Trail of the Whale

Tracking Grey Whales with EarthWatch in British Columbia

As we paddle our double kayak between GPS waypoints, Jennifer Wladichuk readies her underwater recording apparatus. Wladichuk is a marine biology Ph.D. candidate studying grey whales and the ecosystems that sustain them, and she's about to measure the density of zooplantkton that serve as one of the great beasts" primary food sources. She and her scruffy yet enthusiastic group of grad students led by Canadian marine biologist William Megill, are out to discover why the grey whale has all but disappeared from the waters surrounding their remote wooded outpost on a small island off British Columbia's west coast, 300 miles straight north from Seattle.

Just two years ago, Megill and crew couldn't eat dinner around the firepit without being interrupted by the sound of 20-ton grey whales surfacing for air between mouthfuls of zooplankton. But this summer and last, these great creatures have remained scarce, and Megill, a professor at the UK's University of Bath and founder of the nonprofit Coastal Ecosystems Research Foundation (CERF), can't understand why.

When I ask whether global warming may be to blame, Megill shakes his head. "The whales are thriving in other areas, so it appears this is a localized phenomenon," he says. Too bad for Megill, who chose the sparkling green and gray waters spread out before us more than a decade ago as his northern base of operations—due in large part to the abundance of grey whales fattening up for their fall migration down to their breeding grounds off Mexico's Baja peninsula.

Now Megill's team must travel upwards of 100 nautical miles in a diesel-spewing converted fishing boat to even catch a glimpse of the whales. The frustration in the air is palpable, although Megill smiles for a fresh crew of volunteers from EarthWatch Institute, the international nonprofit that enlists paying civilians to help various environmental scientists do their research around the globe.

EarthWatch Volunteers

Without the ongoing support of EarthWatch, Megill's grey whale research would likely have stopped years ago. But this summer he will host as many as 50 EarthWatch volunteers—some of whom have traveled from as far as Europe and Japan—in his coastal wilderness outpost. This fresh crop of volunteers are helping to gather ecosystem data, sort through thousands of photos, and launch unmanned research submarines.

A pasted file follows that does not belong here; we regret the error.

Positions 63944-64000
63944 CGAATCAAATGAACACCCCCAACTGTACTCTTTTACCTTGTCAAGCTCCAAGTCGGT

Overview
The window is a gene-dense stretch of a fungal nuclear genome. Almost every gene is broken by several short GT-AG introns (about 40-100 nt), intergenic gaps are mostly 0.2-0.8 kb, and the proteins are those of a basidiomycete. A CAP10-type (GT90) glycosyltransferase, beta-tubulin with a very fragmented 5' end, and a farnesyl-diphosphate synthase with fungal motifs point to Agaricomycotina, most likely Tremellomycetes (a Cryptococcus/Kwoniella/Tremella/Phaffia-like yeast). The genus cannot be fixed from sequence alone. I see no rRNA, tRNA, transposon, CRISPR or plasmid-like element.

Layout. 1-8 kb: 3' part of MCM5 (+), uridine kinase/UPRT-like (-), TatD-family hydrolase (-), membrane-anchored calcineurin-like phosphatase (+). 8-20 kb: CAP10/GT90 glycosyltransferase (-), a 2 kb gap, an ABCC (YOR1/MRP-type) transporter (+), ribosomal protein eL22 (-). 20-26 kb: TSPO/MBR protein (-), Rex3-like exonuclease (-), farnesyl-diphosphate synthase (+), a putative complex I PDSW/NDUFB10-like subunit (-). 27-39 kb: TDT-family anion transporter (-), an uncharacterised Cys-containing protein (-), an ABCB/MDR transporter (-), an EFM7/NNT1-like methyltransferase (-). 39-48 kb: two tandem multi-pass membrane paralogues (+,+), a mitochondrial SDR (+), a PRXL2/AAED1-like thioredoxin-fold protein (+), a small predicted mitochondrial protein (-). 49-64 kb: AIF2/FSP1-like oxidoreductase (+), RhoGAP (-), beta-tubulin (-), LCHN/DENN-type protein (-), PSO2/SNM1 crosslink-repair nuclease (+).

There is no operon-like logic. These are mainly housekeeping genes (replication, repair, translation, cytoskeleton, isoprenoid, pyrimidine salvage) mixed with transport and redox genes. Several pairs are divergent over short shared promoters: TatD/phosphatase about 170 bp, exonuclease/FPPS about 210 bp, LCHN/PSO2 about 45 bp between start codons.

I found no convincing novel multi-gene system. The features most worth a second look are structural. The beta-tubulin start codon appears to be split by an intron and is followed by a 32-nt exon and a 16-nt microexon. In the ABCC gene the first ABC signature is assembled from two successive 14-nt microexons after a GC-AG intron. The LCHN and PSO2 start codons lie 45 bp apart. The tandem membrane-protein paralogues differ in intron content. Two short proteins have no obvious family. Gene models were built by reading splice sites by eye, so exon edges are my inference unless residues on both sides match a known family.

Back on the water, Wladichuk lowers her hydrophone—two underwater microphones attached by a short cable to a digital sound recorder inside the kayak—into the chilly coastal waters in an effort to map mysids, the zooplankton favored by the whales. She doesn't hear them.

"Maybe the whales ate themselves out of house and home two years ago," says Megill. His current hypothesis is that the once-thriving mysids need some time to recover before their chief predators can return. But Megill is the first to concede that other possibilities for the recent dearth of mysids—and whales—abound.

Although global warming is not the direct cause, it may be part of the bigger picture. "There could be larger changes going on due to global warming or any number of other factors," Megill says, adding that shifting ocean currents have profound effects on marine ecosystems. To solve the mystery of the missing whales, he will need a lot more data. And that's where EarthWatch comes in.

"EarthWatch makes our project possible," Megill says. EarthWatch volunteers not only magnify the amount of data he can collect, but also fund the ongoing research by paying for their spots on the team. One of the most innovative environmental groups in the world, EarthWatch puts its members to use, enabling them to get out into the field alongside environmental scientists. Generally, the work itself isn't too bad, especially when it consists of kayaking around the remote, pristine coastline of British Columbia.

With night falling, Megill steers the boat out of the cove that has served as home for the past week. He clears a narrow passage between islands and hits the open water, and much to our pleasure a group of white-sided dolphins fringed by surreal bioluminescence joins us, riding the wake off the boat's bow.

RODDY SCHEER contributes regularly to E.